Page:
Today, Brent took all three of our little ones to the PNE. BY HIMSELF. The man is a superhero. I hate crowds, and I don't 'do' the PNE, so, graciously, my superhero has given me the entire day off. I had breakfast with a friend, a leisurely midwife appointment, and have TIME to BLOG! And I bought a book, which I will delve into later.
Which reminds me. I read this book while I was camping:
It was so amazing that when I got to the end, I immediately turned back to the beginning and read it again. Seriously. It was THAT GOOD! It's about a German foster child during 1939-45, who develops a love for books and words and reading, and, eventually, writing. It is entrancing. The narrator of the book is Death: which sounds morbid, but is actually amazingly powerful. Death is this weary, war sick character with the most amazing imagery and insights...it's very, very good. And there is a lot of joy in the book, despite its setting. A miracle of a book. Important. You MUST read it!
Anyways, the point of this post is not the above book, but rather the fact that for the first time today, I feel 100% pregnant. That only took nearly 14 weeks. Ha ha. I think that this is mostly due to the fact that my life is so full and busy that I have hardly a thought to spare for being pregnant again, except to note things like, "I feel like I just ate a bag of poo," or "I can't sleep at night," or "If I puke and hold it in, I wonder if it would come out my nose?" Or, simply to worry about going crazy again or upsetting the balance in our household. Hard earned balance, with sweat and tears and fish oil supplements. But today, I had time to myself. I went to see my midwife ('s locum), and got to pee in a cup and test it, talk about tweaking my supplements to get rid of the last vestiges of nausea, commiserate about people calling me fat and huge and asking if I have twins in there (ALREADY!), talk about how I feel and my plans for work and for post partum support, and generally midwifey things that make me feel nurtured, and really, truly pregnant. I'm excited to be really, truly pregnant. I feel empowered by my visit to the midwife, like I can DO THIS! And like four kids is something women do every day of the week, and I can take it in stride. It is amazing, and magical, that 45 minutes with a woman whose whole job is to nurture pregnant, birthing, and post partum women, can realign my heart, body, and soul, and make me feel so positive and so strong.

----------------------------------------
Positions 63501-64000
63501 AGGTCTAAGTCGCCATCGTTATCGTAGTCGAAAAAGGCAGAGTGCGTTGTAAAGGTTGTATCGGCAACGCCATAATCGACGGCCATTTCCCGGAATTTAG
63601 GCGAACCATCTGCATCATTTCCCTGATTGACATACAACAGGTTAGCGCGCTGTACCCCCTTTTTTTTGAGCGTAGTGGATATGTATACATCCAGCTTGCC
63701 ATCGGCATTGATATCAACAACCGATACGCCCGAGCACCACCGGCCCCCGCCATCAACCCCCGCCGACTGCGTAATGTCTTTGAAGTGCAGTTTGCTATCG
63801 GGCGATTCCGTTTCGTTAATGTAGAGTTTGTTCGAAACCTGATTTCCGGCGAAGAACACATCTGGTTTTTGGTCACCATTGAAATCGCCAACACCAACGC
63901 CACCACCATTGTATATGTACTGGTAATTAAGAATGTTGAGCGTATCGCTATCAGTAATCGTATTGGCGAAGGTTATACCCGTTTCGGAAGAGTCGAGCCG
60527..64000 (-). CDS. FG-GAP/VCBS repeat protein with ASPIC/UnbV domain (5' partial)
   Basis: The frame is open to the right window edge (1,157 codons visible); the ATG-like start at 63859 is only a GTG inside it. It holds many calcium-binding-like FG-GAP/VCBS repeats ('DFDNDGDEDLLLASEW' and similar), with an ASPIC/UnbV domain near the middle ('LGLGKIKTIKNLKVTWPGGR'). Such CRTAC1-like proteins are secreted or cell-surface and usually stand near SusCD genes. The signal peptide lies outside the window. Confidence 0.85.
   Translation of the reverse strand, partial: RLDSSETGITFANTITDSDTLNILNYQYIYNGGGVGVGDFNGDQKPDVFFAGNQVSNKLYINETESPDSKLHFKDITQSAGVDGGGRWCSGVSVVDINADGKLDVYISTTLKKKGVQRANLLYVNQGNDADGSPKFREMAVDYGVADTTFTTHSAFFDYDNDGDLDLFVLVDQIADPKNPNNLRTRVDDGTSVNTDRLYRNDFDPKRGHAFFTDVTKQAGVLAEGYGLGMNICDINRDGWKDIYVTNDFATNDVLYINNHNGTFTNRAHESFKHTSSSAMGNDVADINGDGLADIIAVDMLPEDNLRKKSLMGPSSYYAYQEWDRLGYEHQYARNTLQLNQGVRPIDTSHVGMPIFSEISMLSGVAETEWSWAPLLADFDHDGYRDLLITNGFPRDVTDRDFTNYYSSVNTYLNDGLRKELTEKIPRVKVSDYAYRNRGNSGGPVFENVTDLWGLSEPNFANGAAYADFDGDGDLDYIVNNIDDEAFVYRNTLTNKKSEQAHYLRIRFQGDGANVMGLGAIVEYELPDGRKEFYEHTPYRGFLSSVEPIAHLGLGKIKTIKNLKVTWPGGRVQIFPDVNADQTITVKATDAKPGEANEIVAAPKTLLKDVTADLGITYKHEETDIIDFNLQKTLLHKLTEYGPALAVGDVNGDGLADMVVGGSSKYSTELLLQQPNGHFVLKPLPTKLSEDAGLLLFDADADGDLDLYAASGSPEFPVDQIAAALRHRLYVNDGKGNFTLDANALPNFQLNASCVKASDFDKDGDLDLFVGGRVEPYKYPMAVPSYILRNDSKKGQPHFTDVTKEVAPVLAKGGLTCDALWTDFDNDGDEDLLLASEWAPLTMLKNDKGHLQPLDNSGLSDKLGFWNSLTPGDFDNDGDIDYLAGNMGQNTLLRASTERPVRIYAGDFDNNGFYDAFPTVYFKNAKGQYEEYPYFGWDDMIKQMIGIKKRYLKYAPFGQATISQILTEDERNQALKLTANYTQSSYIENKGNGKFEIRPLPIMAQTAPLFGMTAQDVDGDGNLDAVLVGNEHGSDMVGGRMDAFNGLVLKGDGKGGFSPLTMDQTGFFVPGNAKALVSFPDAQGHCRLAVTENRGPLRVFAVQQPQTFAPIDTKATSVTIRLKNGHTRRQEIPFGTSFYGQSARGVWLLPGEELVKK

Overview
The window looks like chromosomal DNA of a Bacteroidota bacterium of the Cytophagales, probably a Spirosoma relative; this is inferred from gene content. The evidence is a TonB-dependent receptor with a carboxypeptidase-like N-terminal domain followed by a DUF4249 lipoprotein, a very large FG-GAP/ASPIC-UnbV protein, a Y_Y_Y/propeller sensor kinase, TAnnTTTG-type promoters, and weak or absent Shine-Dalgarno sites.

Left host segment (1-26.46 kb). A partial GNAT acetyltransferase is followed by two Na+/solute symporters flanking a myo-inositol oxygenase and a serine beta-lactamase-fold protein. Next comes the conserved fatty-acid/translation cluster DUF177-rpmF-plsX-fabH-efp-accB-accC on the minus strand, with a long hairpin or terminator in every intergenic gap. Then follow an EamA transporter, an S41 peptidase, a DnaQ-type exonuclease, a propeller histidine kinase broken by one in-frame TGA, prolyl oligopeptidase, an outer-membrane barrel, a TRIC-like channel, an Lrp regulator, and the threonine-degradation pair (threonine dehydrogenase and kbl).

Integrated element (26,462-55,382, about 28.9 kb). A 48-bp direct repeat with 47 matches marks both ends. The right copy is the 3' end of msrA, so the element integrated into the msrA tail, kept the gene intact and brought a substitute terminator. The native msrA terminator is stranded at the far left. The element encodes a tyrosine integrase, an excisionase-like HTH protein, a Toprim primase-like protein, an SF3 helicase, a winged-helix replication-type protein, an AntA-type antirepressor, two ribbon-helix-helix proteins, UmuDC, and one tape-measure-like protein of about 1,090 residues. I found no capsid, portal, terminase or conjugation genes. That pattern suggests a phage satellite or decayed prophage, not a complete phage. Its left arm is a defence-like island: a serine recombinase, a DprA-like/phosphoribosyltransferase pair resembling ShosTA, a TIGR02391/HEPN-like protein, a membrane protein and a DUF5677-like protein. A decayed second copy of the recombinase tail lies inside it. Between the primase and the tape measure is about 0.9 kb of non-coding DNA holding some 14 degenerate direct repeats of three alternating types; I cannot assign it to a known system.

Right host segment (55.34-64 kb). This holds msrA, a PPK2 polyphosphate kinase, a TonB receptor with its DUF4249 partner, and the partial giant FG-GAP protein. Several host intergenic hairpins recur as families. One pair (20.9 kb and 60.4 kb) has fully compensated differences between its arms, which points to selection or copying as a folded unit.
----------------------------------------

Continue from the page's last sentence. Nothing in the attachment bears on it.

This was the visit where a heartbeat could be heard with the doppler, but I have opted to wait until it can be heard with the fetoscope--sometime around 18 weeks or so. I also declined the genetic screening and a routine ultrasound. We have never opted for the genetic screening, as we felt it would not change how we approach pregnancy or birth and that the knowledge it might bring would only increase stress without offering treatment options we are comfortable with. And routine ultrasound is similar for us this time: minimal helpful information and the possibility of risks for the baby via exposure to ultrasonography. The risks are small, but they exist, and for that reason we will just trust nature this time around that all is well unless indicated otherwise by signs or symptoms (or intuition) in myself or the baby. The risks are minimal, especially a third time around.
Choosing which tests and procedures to accept and which to decline is a positive, interactive process for me. I firmly believe that individuals need to take an active, dynamic role in their own health care, research their conditions and proposed treatments, weigh the risks and benefits, and make the best decisions for their lives, bodies, families, and beliefs. Sure, we might make mistakes. But so do doctors. We all do the best we can. And who knows our bodies, lives, families, and beliefs better than us? In this age of impersonal, assembly line style medicine that is informed by an (incestuous) system of pharmaceutical companies and overworked medical professionals, taking charge of our own health decisions can be the ONLY way to go.
[this is all in a Canadian context: I can't speak to the American system]
It is the same with prenatal care. I'm not sick, I'm not in an emergency situation, and I can think for myself. So I think, research, read, discuss, consult my care provider, and decide for myself. Will I be wrong sometimes? Yes. Will I have to tweak things and ask for re-explanations and re read articles with lots of medical lingo? Yes. Will I make the same decisions for each pregnancy? No. I believe I'm healthier because of all of this.
I work in health care, so I know we are fallible beings and that even medical professionals make mistakes. Especially in emergencies. It just goes by so quickly and there are so many variables to consider and minor exceptions to remember, that mistakes are inevitable. Being involved in my own care makes me feel like I have more say in the process. And the outcome.
Anyways. I'm finally catching up with the fact that my uterus is occupied by a very small, completely formed little person, and that soon--SOON! S/he will be here, occupying my arms and my ergo and my bed and all of our hearts. EXCITING!!!!! I know, the rest of you have been excited for months. Allow me to catch up with you!
Here's what I'm praying:
-healthy momma, healthy baby
-undisturbed home birth
-minimal tearing/perineal trauma
-7 lb baby
and, maybepossiblyjustasmalllittlebit, a few requests for a girl have gone out into the vast universe.....